Nepenthes Alata or Ventricosa

I purchased this as a Nepenthes Alata, yet everyone tells me it’s a ventricosa. Which is it? Most likely it’s a cross between them, ventricosa x alata x alata is very commonly found in shops

Nepenthes Vetricosa

– distinct line between colors on pitchers
– lip at top of pitchers has distinct ridges
– no ridges running up pitcher

Nepenthes Alata

– ridges run up pitcher with hairs (aka fringed wings)

…. And does it matter?
Both plants grow in mountain forests and grow well as windowsill intermediate plants.

I have found my Nepenthes are happiest in open orchid baskets filled with sphagnum moss, which is still in dish containing about 1″ of water. Use distilled water, no fertilizer. A bright window that doesn’t receive direct afternoon sun is best.

This has been the easiest of my Nepenthes to grow from cuttings.
– cut a 6″-8″ stem
– remove bottom leaves leaving only one at the top
– plant in sphagnum and keep in a closed terrarium
– slightly shade it
When new leaves appear
– slowly increase light
– slowly adapt it to grow outside terrarium

Nepenthes Aristolochioides

This is an intermediate Nepenthes from Sumatra, most note worthy for its unusually shaped pitchers. Willem Meijer first found them in 1956, on a mountain about 6000′ above sea level where they grown in sphagnum moss along ridges in the forest, occasionally found in pockets of moss on trees.

It’s a climber, stems may branch.

Upper and lower pitchers are similar, reaching ~ 2.5″ in length when full size. Lower pitchers grow in the moss leaving only the opening visible.

It is unusual among Nepenthes in that it uses light through the back top like many US pitcher plants. Inner walls of the pitcher are sticky, acting like fly paper to trap insects.

This is a critically endangered plant due to poaching. You can find clones at reputable plant sellers. Getting endangered plants into the hands of as many gardeners as possible may be our best hope for saving them.

I’ve found it prefers bright fluorescent light to sunlight and high humidity.

It prefers cooler temperatures (50’F-75F’).

I grow it in an orchid basket filled with sphagnum in a dish with about an inch of distilled water I refill when dry.

Nepenthes Ampullaria

This is my most unusual plant. It is a lowland, swamp loving Nepenthes that was a carnivore and has switched to a detritivore diet. Though they don’t mind an occasional bug. The pitchers have enzymes and bacteria to break down and digest leaves, insects and insect larvea. The pitcher fluid is more basic than is found in other Nepenthes. Many insects will make homes for themselves in the pitchers.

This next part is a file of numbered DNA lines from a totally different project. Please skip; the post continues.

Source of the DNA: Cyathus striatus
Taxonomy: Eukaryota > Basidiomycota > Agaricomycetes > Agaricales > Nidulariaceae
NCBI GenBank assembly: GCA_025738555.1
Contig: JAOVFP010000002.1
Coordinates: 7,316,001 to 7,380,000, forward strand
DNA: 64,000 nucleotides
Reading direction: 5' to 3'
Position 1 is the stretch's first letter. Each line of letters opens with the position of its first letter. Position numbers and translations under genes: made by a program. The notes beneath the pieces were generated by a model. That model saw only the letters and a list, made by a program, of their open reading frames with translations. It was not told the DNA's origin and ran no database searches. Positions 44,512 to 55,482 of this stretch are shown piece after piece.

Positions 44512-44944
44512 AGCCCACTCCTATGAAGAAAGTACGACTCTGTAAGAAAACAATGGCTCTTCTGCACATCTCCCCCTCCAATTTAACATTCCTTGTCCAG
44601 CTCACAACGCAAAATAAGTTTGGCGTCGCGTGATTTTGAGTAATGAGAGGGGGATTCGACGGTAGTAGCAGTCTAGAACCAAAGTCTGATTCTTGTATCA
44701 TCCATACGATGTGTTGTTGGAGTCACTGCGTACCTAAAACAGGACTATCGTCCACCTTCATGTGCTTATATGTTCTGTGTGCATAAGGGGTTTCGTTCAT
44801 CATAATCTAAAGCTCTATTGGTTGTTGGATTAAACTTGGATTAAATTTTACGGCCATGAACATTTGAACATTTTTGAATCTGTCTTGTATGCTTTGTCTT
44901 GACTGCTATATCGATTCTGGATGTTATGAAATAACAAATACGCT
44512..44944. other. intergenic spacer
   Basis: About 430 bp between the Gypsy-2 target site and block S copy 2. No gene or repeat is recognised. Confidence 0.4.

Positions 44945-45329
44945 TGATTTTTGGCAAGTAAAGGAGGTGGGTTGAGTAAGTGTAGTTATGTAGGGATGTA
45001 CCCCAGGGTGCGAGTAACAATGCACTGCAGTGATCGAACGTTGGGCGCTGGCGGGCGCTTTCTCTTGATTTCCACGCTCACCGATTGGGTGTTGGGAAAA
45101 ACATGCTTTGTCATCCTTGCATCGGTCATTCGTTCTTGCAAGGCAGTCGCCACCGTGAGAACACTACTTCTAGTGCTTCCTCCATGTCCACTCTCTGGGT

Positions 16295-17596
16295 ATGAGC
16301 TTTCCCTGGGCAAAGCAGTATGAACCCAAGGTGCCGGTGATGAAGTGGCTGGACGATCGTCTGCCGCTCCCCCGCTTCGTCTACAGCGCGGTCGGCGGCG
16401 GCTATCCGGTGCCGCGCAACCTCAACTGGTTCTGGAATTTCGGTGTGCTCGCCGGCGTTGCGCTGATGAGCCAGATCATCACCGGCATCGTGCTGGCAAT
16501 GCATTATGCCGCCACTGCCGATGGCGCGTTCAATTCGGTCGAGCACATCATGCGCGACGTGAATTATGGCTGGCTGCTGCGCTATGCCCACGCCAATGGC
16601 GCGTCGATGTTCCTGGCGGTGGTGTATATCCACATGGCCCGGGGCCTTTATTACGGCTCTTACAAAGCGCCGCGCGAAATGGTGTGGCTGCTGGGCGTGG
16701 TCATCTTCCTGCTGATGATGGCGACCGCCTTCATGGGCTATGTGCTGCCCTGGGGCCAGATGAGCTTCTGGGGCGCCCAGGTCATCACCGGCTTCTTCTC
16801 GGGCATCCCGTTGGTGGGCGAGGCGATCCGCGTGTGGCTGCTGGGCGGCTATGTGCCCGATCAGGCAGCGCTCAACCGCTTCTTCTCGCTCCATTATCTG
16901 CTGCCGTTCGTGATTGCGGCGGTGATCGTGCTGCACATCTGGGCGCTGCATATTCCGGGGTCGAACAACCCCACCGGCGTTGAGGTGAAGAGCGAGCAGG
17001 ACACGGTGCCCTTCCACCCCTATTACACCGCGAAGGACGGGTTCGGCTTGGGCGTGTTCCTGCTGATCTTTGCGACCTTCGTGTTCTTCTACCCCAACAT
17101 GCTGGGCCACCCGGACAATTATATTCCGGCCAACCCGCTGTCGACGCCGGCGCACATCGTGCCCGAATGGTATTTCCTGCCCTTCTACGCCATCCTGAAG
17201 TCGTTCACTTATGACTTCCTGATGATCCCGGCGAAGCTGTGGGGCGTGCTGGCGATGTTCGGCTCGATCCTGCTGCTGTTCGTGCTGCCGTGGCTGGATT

I started with a batch of seeds I purchased on eBay. The first couple years growth is very slow, they make up for it the third year.

They are native to the rainforests of Malaysia and Indonesia. You’ll often see them at food stands, the pitchers stuffed with rice. I’ve also seen them called ‘monkey cups’.

In Malaysia a tea made from the roots is used to treat dysentery.

Keep them warm 60’F-80’F humid, wet and out of direct sunlight. I’ve done best growing them in orchid baskets full of sphagnum moss. I seat the baskets in a clear pot and keep an inch or so of water in there. Only use distilled water, they are sensitive to chemicals in drinking water.

I found started Nepenthes seeds in terrariums on top of peat moss works best.

Nepenthes ampullaria are most strongly related to Bicalcarata. Ampullarias are most easily identified by the tiny, narrow lid on the pitcher. There is a large variation in pitcher size, colors are solid green or green speckled with red.

Some leaves do not have pitchers, but instead grow tendrils.

The fluids of Nepenthes pitcher plants are habitats to many specialized animals known as inquilines, which facilitate the conversion of prey protein into pitcher-absorbable nitrogen forms such as ammonium. Xenoplatyura beaveri (Diptera: Mycetophilidae) is a predatory dipteran inquiline that inhabits the pitchers of Nepenthes ampullaria. Larvae of X. beaveri construct sticky webs over the fluid surface of N. ampullaria to ensnare emerging adult dipteran inquilines.

Our results show that a terrestrial, inquiline predator can contribute significantly to nutrient sequestration in the phytotelma it inhabits, and suggest that this interaction has a net mutualistic outcome for both species.

Azalea Trail 2018

Azalea Trail is March 2, 3, and 4th 2018

River Oaks Garden Club (ROGC) was organized in 1927 by 27 residents of the emerging River Oaks area. It was not until late April 1935 that they held the first “Garden Pilgrimage,” as it was known then. That first year, there were 12 gardens on the tour, five of which were on Lazy Lane. Proceeds from the tour were used to beautify the grounds of River Oaks School, known today as River Oaks Elementary.
In 1936, the Pilgrimage became known as the Azalea Trail, as three gardens were opened in March to display azaleas in addition to the April Pilgrimage. People were unfamiliar with the beautiful azaleas because they were not native to the area, so ROGC used the Azalea Trail to educate the public on azaleas and horticulture.